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There are certain situations where going it alone isn't the best option. Asking for help from an expert can often solve a problem more effectively, and this is nowhere more apparent than within government IT. Agencies should know that partnering with knowledgeable outside companies isn't a sign of giving up on the problem. Rather, it shows that officials care enough to get the best person possible to help solve the issue in the most effective and efficient way possible. In that vein, let's look at some of the agencies who've teamed up with private companies recently.  Read More

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Humans will always be the weakest link when it comes to security. An agency can utilize top-tier encryption, employ the world's best cybersecurity experts and spend millions of dollars on its defenses, and all it takes for a hacker to gain access to private data is for someone in HR to fall for a social engineering attack.  Read More

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Government stepping up its big data game

Posted on March 23, 2016 0 comments
Category: News

Information is king across every sector. It serves as the basis for all of the decisions that are made and provides businesses with a better idea of how they're performing on a daily basis. With the inclusion of mobile devices and sensors, more data is being generated than ever before, and it's only expected to continue rising in the years ahead. As such, it's important for government organizations in particular to prepare their systems to handle and parse through this information to glean the most relevant parts.  Read More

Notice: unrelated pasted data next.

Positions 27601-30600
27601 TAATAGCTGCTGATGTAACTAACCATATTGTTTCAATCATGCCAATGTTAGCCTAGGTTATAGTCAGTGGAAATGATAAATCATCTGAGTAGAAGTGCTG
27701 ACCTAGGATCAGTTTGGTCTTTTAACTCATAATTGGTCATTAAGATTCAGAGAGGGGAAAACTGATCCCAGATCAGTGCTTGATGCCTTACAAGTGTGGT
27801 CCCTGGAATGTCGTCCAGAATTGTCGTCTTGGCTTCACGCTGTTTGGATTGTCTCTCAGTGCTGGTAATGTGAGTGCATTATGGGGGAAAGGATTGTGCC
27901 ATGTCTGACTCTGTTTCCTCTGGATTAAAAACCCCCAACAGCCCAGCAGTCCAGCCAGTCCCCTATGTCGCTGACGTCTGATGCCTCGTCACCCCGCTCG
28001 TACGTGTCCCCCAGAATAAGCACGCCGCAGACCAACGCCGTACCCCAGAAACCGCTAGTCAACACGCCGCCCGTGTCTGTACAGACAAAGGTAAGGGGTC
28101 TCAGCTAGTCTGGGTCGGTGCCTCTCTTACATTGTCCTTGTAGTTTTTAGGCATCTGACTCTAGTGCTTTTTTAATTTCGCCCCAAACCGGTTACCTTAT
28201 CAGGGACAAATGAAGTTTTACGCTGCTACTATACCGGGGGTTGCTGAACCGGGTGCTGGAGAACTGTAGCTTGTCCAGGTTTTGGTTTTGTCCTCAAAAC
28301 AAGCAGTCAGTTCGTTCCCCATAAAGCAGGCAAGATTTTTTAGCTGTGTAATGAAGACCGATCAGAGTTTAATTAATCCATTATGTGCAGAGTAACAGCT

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While advancements in technology have allowed institutions to perform physical functions faster than ever before, {deep? free?} thinking tasks have been largely left to people. This is less of a moral objection to the idea of mechanical minds and more a statement on the effectiveness of the human brain when it comes to problem solving. That said, it would appear the U.S. Air Force and the Pentagon are attempting to break this mold by allowing IBM's Watson to analyze the Federal Acquisition Regulation, according to the Washington Post.  Read More

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The growing concern of cyberattacks directed at government agencies cannot be ignored. However, foreign nations attempting to gain access to confidential U.S. data may not be the only issue at play here. Incidents of ransomware – a type of cyberattack that encrypts the users files and demands compensation before the person can regain access – are growing rapidly. What's more, it appears the hackers behind these attacks are becoming bolder every day. What does this malware mean for government agencies, and what can be done to stop it in its tracks?  Read More